Structural Bioinformatics Group

Welcome to AG Preissner

Our Research Activities

As an interdisciplinary research group, we focus on multiple research topics in fields of bio/cheminformatics and personalized medicine. Our primary interests are in understanding the structure, function and interaction of chemicals with therapeutic and off-targets. By applying a wide range of cheminformatics methods including chemical similarity approaches, molecular docking and simulations, we propose hypotheses to answer complex questions in drug discovery. We develop in silico models to predict the target landscape of small molecules relevant in cancer research and for other pharmaceutically relevant endpoints (cardiotoxicity, hepatotoxicity etc.). With an aim to serve the research community, we developed several bio- and cheminformatics databases and web servers (listed below). Using our knowledge base and toolchain, we analyze health care data in order to propose recommendations to improve decision making in clinical practices, and develop computational methods to contribute to the state-of-the-art in the research field.

Our group is part of the Charité Technology Transfer initiative. For more information, please check the catalogue.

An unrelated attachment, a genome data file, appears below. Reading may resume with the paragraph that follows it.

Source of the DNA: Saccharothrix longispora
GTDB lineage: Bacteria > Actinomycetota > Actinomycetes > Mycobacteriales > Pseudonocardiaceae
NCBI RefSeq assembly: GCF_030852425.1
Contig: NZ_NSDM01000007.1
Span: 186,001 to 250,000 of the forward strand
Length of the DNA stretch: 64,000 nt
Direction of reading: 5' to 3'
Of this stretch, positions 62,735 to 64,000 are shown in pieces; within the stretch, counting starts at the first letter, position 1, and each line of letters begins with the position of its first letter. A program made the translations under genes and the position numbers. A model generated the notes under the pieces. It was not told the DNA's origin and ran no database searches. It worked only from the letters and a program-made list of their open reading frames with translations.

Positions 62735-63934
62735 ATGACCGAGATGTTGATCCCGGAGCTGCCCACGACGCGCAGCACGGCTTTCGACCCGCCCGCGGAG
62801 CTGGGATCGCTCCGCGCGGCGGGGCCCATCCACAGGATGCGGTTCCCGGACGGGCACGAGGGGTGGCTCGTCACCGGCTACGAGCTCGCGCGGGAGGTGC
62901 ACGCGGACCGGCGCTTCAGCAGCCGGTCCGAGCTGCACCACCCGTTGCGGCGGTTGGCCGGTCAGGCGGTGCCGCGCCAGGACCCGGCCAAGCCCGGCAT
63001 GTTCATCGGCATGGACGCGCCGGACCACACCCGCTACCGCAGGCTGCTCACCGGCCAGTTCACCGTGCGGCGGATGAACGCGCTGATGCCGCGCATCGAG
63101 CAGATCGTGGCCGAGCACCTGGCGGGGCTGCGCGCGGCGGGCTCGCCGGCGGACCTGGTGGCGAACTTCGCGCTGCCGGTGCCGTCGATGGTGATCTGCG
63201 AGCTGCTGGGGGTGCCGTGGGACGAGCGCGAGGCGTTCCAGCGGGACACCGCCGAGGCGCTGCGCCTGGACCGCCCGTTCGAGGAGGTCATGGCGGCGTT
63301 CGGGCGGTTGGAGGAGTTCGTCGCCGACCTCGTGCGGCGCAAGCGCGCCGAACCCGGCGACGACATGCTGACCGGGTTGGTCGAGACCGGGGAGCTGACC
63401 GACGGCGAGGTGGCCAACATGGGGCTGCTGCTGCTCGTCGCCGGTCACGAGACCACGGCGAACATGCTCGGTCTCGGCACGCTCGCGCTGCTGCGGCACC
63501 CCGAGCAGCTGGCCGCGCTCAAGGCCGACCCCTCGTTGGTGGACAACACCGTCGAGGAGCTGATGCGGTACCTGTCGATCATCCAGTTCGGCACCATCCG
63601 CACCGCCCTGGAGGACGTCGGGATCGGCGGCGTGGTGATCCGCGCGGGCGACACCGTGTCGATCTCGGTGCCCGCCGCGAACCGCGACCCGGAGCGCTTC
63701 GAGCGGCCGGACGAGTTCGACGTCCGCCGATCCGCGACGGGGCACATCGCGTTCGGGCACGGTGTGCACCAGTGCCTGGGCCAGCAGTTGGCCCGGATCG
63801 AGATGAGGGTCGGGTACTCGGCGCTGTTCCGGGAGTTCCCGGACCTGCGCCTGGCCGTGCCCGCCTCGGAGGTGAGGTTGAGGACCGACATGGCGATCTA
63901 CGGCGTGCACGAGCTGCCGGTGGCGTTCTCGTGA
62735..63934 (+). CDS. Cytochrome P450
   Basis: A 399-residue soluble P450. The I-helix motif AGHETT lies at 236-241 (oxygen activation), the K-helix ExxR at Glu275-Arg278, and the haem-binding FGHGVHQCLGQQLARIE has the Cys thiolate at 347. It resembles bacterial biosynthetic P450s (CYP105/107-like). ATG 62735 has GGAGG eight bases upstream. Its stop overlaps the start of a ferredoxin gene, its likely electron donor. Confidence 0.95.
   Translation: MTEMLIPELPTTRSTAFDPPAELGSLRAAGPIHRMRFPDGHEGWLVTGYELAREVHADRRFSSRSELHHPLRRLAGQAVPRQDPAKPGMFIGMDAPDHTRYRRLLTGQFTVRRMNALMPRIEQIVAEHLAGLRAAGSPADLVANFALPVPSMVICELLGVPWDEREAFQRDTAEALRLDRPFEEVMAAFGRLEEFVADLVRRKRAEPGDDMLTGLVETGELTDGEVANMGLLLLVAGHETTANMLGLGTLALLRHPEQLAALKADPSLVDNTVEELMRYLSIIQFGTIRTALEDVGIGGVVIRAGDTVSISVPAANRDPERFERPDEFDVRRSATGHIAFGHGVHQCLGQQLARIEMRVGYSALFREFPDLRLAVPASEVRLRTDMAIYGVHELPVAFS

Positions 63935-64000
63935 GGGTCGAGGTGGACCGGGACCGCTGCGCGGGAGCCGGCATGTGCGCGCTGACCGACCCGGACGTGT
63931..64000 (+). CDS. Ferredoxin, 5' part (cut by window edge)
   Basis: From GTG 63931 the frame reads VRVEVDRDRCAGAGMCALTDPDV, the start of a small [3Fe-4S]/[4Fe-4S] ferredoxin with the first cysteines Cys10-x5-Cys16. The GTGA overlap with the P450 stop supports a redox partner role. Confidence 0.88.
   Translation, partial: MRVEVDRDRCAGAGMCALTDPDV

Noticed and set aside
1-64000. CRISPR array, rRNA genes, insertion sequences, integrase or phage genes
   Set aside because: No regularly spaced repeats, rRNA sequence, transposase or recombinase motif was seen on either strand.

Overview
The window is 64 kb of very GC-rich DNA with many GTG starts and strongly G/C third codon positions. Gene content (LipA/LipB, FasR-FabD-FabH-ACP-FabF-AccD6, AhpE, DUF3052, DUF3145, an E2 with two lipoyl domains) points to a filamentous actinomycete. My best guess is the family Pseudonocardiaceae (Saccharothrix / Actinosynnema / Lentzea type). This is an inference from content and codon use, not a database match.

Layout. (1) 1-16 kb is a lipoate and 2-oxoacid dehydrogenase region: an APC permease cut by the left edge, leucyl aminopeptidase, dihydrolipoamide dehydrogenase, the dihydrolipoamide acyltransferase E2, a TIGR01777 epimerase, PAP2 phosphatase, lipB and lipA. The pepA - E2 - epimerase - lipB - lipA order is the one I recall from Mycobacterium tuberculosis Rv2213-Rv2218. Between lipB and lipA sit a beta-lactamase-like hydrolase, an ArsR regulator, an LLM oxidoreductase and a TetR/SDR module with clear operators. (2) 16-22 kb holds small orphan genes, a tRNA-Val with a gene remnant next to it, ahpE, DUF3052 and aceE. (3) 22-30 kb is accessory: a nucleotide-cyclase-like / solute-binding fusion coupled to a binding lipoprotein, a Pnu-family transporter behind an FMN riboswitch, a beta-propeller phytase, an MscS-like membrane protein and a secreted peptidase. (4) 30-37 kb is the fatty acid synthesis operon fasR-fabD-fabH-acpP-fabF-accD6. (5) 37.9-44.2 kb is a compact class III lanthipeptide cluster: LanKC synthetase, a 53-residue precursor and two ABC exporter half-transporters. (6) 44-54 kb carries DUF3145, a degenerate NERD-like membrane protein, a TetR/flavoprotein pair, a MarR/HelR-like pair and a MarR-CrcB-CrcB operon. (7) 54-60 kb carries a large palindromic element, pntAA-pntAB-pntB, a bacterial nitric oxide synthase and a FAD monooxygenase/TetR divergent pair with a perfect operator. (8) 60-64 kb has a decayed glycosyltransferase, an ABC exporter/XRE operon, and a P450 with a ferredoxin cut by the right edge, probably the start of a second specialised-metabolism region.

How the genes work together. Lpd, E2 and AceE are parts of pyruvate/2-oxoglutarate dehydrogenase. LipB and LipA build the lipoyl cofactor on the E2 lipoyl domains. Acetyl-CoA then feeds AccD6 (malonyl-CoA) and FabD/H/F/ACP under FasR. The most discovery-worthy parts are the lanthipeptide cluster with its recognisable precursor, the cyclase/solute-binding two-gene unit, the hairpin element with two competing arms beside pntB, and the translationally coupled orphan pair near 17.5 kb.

List of bio/cheminformatics databases and web servers developed at our group (selected):

An extensive list of resources can be found here.

Latest News

  • 2021-04 - New Research Published: VirtualTaste: a web server for the prediction of organoleptic properties of chemical compounds, In Nucleic Acids Research
  • 2021-02 - New Research Published- Oxidative testicular injury: effect of l-leucine on redox, cholinergic and purinergic dysfunctions, and dysregulated metabolic pathways. Amino Acids-Springer Nature, Feb 2021
  • 2020-12 - Publication Promisuous 2.0 - A resource for drug repositioning; Published in NAR; doi: gkaa1061
  • 2020-12 - New Research: Computational Prediction of Potential Inhibitors of the Main Protease of SARS-CoV-2:
  • 2020-08 - Evidence for treatment with estradiol for women with SARS-CoV-2 infection - using a cohort of over 68,000 participants. Preprint of a new study with colleagues in Bethesda and Rome.
  • For older news, see News Archive